A new law Turkish law breaks a 90-year-old ban on Muslims wearing the veil at university or at government work offices and reflects the growing Islamic influence on the once secular government.
The secular Turkish republic in 1925 banned civil servants from wearing overt symbols of religious affiliation, That presumably includes the kippa, for those Jews brave enough to wear it anywhere in public in Turkey.
The restriction kept many observant Muslim women out of the government civil service.
Critics of Prime Minister Recep Tayyip Erdogan have viewed the new law as evidence of a “secret Islamic agenda,” but he said it represents more “democracy” and also gives more freedom for Kurdish minorities.
Another radical change in policy is discontinuing the practice of school children reciting a vow of national allegiance each week.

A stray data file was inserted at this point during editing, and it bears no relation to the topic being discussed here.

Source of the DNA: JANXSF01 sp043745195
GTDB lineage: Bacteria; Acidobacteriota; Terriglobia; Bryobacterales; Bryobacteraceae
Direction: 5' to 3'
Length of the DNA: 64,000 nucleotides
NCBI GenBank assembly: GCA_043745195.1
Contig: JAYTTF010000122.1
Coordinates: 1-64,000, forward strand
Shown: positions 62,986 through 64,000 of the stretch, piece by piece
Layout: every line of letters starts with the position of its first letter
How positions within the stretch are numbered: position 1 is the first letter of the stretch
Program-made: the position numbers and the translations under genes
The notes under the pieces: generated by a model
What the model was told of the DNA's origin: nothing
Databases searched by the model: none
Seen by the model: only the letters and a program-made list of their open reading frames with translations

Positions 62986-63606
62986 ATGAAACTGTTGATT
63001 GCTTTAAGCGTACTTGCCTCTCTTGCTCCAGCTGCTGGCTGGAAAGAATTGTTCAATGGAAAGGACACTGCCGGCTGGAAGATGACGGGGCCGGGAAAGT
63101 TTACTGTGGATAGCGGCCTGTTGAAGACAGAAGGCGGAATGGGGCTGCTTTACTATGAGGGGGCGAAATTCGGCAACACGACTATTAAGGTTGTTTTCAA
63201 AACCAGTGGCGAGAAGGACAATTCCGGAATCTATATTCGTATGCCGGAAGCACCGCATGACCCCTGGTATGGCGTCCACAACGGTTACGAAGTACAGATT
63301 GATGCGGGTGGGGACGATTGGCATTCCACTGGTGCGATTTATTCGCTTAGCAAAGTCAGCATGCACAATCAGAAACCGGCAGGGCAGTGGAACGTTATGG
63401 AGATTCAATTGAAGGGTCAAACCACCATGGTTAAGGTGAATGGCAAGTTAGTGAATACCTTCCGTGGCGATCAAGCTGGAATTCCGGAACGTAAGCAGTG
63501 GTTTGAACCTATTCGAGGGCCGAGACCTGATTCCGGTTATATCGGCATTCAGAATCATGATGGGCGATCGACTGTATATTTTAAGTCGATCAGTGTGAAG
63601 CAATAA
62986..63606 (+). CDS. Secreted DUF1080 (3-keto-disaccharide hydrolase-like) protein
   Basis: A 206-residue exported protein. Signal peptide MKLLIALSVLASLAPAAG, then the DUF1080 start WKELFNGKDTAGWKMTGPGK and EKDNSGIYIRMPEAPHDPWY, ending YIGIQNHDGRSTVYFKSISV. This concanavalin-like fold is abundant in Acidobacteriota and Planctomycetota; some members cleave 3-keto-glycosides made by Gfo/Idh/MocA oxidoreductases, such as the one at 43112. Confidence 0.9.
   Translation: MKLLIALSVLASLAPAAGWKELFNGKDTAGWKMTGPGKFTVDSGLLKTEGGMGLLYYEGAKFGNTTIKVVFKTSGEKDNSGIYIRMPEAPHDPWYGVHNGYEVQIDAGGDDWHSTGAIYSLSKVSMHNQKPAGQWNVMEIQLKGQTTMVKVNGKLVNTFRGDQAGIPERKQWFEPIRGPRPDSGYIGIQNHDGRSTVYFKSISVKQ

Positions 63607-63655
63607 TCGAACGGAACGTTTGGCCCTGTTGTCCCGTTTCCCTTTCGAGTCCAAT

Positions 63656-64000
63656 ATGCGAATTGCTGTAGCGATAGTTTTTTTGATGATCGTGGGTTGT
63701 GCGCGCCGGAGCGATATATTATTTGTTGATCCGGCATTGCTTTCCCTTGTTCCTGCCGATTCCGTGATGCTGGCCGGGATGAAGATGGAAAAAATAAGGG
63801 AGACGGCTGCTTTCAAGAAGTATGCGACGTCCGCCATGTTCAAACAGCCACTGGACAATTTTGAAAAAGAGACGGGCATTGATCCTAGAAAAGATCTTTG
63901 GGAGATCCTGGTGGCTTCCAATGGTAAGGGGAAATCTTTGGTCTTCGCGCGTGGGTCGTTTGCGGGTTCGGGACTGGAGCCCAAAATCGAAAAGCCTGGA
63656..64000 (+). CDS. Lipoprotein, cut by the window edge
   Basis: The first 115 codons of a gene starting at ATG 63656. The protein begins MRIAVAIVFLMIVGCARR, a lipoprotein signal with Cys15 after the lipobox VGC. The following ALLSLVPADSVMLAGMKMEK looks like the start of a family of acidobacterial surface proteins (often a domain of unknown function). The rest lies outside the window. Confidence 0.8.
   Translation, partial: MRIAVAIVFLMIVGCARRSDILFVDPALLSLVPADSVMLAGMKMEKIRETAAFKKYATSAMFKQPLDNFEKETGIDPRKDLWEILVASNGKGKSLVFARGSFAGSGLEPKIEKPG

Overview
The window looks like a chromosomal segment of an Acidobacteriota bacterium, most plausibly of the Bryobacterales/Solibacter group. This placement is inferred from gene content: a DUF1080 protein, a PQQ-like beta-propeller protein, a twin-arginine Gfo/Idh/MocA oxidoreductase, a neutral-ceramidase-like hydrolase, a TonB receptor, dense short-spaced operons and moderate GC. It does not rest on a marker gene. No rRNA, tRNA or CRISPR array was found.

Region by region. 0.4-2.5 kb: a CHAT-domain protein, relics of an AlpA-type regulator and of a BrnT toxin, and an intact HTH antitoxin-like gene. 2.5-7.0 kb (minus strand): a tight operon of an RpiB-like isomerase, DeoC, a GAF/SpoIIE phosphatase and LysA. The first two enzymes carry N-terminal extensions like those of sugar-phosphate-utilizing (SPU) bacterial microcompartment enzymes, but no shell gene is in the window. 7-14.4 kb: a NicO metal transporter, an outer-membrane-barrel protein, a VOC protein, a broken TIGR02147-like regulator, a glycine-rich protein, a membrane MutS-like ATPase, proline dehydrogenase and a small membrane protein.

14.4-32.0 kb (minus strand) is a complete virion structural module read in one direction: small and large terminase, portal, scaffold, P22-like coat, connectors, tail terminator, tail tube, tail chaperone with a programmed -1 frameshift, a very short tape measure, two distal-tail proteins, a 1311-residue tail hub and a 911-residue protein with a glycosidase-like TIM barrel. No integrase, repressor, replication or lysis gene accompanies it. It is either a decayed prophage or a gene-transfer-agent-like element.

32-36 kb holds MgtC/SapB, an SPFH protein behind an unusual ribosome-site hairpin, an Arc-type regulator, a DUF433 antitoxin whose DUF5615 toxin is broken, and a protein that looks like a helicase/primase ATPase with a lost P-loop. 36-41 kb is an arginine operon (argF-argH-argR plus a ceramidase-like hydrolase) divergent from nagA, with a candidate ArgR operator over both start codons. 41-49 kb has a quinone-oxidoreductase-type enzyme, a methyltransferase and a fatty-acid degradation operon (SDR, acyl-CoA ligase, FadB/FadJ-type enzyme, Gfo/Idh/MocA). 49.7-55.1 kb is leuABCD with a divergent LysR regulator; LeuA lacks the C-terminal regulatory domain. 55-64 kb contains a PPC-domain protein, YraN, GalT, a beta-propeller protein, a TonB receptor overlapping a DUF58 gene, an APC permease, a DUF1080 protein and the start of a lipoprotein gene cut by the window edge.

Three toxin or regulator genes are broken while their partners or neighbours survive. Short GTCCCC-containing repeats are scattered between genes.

About the Author: JewishPress.com brings you the latest in Jewish news from around the world. Stay up to date by following up on Facebook and Twitter. Do you have something noteworthy to report? Submit your news story to us here.
If you don't see your comment after publishing it, refresh the page.
Our comments section is intended for meaningful responses and debates in a civilized manner. We ask that you respect the fact that we are a religious Jewish website and avoid inappropriate language at all cost.
If you promote any foreign religions, gods or messiahs, lies about Israel, anti-Semitism, or advocate violence (except against terrorists), your permission to comment may be revoked.